That's how I found my Sally. She's the fourth mustang that I've taken in. Usually with a mustang I take them home, turn them out and feed them. Get them acclimated to people slowly and then, if they allow it, I train them. I have found mustangs to be about the best children's mount going. They run small. My vet figures that if she had been given access to a decent food supply that Sally would have stood about 15 hands. That's a good, average size for a horse. Instead Sally stands at 12 1/2. Except for her hooves. Compared to the rest of her, her feet are enormous. Imagine a person that's 5'4" but wears a size 12 shoe. Big old feets. Another big plus with the mustangs is temperment. They grow up having to run, fight, run some more, fight some more for every single mouthfull of food and water they get. After a few months around me they are thinking "Wow! This is like horsey heaven! All this food that they just throw at me and tasty water to drink that I don't have to fight for. This is a nice herd too, nobody's fighting all the time. That big stud guy is kept in solitary where him and his big old horse dick belong, and the other males are, well, somehow, nicer to me. I better stick with these guys as long as I can." Since most of my training style involves me working with and through herd dynamics this desire to be and remain part of the herd here is a very powerfull incentive for the mustang to cooperate with the training process. With very little effort at all I can teach a mustang how to respond to commands eagerly. Anther big plus with the mustangs is that they're sturdy. Here's an animal that never saw a vet, never had a shoe, never had any human care at all, and damned little care from the other horses to boot. The mere fact that they survive up to the capture point and then survive that process speaks of a horse that has few if any structural flaws. The mustangs are also brave. One of the biggest things we have to overcome when working with our horses is that their very first and most powerfull response to any stimulus is to Run Like Hell Right Now! A mustang that has been through the process of being captured, vet checked, penned up, branded or tattooed, transported, and all the other indignities they are subjected to before they are transported again to a new, very strange place really can't be surprised any further. Once they get the hang of a rider or a pack saddle, on the trail they are what we wilderness riders call bomb proof. You could ride Sally through Bagdhad and she wouldn't blink an eye. Mostly though, Sally's best job is to carry the pack saddle. Her herd instinct is so strong that she doesn't require much tether control at all. She just keeps up. When my son and I go out on our elk hunts we have Sally with us to help pack our stuff in and out. We pretty much load her up and go about our business. She goes along with us, making sure she keeps us in sight every step of the way. As soon as I dismount though she comes over for her stick of licorice. She would charge into the teeth of hell for licorice or carrots. Once, while hunting, we cut some cougar sign. Even a long time smoker like me could tell from sense of smell alone that there was a cougar in the neighborhood. Instead of running away, Sally got in closer to the herd and to us.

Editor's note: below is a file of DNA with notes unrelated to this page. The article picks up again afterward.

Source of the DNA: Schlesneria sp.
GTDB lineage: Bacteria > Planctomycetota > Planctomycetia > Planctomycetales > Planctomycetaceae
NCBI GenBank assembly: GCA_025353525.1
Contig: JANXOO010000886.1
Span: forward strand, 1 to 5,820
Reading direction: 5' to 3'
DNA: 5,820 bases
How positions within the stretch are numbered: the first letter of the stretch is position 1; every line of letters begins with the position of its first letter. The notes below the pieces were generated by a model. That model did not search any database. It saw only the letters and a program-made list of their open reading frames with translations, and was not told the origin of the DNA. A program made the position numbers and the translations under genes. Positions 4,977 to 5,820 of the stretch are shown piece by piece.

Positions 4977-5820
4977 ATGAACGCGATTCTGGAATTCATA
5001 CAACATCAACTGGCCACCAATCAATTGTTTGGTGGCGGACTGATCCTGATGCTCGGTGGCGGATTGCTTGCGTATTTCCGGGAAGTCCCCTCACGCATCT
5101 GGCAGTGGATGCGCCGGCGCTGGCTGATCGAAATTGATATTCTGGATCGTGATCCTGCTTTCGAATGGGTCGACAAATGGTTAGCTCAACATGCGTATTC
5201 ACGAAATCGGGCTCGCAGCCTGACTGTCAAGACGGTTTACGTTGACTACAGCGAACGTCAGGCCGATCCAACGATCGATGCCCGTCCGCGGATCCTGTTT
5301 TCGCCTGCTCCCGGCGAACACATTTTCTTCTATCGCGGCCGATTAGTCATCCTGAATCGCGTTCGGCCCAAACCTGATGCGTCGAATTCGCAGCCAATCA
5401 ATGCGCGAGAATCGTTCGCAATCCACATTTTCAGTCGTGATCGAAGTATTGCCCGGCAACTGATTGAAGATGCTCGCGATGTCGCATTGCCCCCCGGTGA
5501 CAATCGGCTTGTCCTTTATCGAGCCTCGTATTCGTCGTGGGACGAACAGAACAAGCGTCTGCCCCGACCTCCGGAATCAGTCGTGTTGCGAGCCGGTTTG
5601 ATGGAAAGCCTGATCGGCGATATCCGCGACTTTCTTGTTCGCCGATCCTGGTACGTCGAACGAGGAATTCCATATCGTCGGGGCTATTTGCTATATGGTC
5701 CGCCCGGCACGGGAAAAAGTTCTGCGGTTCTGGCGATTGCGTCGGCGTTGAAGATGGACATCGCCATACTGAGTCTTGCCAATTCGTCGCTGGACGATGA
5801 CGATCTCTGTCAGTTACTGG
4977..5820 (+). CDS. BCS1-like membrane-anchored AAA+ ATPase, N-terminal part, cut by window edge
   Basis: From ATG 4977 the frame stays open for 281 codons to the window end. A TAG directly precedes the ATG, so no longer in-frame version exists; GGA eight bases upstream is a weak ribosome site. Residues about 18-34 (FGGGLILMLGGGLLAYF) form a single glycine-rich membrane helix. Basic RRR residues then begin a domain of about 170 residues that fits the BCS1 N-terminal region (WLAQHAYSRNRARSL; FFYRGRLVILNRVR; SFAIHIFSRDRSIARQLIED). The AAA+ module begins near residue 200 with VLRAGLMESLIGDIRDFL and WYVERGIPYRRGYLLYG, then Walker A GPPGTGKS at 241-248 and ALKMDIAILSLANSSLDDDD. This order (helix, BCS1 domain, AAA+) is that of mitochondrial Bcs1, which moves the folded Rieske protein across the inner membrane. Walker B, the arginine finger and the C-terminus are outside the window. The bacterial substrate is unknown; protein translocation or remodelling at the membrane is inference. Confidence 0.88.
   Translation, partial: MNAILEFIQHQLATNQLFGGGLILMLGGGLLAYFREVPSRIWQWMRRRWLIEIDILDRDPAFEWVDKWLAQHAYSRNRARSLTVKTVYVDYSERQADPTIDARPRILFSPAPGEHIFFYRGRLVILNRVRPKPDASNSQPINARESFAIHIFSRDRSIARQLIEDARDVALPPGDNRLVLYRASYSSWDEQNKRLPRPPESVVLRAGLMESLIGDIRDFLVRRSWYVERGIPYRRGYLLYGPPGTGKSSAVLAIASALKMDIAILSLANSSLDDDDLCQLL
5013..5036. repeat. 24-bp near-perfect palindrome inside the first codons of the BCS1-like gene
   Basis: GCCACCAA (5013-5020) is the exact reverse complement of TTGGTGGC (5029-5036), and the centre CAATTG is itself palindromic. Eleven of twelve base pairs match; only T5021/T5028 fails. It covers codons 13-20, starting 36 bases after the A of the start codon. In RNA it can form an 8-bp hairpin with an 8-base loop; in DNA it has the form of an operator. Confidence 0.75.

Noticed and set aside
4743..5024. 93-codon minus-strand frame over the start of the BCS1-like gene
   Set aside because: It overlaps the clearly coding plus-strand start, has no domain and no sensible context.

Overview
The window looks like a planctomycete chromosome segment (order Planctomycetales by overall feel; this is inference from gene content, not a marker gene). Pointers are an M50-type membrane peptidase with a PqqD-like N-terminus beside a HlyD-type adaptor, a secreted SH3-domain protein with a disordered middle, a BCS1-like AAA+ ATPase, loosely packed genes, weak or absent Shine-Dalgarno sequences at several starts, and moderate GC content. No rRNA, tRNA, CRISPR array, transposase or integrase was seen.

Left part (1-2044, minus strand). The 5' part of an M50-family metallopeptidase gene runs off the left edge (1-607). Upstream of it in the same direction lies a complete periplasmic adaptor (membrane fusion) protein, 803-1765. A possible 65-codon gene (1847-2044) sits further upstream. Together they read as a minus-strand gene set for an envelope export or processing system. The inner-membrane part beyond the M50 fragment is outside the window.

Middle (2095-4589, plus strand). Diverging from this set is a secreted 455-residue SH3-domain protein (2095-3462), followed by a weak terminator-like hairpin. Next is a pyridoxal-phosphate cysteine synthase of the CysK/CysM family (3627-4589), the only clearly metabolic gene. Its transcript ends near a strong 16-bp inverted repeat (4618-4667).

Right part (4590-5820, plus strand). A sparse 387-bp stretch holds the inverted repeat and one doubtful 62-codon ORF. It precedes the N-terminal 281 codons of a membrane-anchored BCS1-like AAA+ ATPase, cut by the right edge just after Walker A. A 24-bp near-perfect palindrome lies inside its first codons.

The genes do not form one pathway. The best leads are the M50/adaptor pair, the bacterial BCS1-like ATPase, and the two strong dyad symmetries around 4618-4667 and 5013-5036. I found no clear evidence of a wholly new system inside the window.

Like I said she's small, but her heart is Clydesdale size. When I come out in the morning to turn them out from their stalls and toss the first food of the day, Sally is right there. She follows me around, often nudging with her head if she thinks I'm not paying enough attention to her. I sing to her like I sing to all my other animals. And no, her theme song is not "Mustang Sally." It's Mabel's short little aria at the end of "Pirates of Penzance."

"Poor Wandering One,
Though you have truly strayed
Chasten thy pace
Thy steps retrace